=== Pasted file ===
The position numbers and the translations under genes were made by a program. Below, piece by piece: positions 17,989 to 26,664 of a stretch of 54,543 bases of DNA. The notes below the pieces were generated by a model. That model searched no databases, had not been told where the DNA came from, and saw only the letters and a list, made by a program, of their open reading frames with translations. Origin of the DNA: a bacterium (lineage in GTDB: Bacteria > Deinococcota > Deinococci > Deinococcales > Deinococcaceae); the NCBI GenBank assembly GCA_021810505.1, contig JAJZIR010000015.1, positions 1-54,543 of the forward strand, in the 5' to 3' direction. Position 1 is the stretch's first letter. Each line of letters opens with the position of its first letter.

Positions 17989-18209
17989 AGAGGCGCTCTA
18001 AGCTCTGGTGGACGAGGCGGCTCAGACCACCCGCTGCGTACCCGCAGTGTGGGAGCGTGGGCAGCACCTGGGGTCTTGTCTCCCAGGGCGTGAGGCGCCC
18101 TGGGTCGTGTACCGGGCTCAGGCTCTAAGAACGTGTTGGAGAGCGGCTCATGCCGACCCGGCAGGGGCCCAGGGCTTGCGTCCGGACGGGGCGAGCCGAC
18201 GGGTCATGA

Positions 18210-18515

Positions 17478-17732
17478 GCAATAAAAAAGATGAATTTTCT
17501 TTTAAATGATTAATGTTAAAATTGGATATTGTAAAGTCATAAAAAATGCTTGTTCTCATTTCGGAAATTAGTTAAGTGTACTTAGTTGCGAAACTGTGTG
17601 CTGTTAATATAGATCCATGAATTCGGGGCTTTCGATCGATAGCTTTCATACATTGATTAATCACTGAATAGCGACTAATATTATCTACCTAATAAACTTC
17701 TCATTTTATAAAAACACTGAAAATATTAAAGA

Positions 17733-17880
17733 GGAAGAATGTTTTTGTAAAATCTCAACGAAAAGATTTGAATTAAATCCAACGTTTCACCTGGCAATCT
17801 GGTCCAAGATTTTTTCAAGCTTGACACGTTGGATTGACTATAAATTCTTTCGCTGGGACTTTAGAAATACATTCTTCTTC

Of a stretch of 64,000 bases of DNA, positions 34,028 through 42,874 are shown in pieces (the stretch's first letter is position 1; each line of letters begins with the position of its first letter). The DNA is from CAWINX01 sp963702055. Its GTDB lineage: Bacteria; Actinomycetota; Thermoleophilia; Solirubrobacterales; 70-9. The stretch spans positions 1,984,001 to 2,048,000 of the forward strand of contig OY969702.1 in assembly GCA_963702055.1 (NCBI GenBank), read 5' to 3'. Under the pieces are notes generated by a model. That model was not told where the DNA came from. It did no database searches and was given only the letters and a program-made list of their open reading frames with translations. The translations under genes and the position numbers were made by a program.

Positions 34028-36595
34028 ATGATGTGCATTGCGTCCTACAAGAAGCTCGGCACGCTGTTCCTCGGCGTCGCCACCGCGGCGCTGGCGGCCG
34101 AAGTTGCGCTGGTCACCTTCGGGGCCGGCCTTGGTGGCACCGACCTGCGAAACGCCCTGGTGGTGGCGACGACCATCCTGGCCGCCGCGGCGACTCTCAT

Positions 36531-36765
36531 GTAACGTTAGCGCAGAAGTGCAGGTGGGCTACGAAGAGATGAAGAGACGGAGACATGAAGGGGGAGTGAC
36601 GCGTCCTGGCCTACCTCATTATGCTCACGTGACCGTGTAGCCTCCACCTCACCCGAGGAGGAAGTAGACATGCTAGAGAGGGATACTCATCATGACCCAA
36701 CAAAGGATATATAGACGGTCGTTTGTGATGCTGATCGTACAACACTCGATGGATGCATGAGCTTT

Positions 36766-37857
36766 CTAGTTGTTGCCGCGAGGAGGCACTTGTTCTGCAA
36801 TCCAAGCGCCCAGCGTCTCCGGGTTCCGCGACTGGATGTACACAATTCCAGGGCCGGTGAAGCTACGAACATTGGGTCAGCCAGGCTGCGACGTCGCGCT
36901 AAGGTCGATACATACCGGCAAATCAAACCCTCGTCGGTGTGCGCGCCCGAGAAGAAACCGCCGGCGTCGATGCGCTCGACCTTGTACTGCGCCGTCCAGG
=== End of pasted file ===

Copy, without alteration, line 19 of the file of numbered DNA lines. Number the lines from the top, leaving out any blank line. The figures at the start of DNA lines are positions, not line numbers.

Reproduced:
34101 AAGTTGCGCTGGTCACCTTCGGGGCCGGCCTTGGTGGCACCGACCTGCGAAACGCCCTGGTGGTGGCGACGACCATCCTGGCCGCCGCGGCGACTCTCAT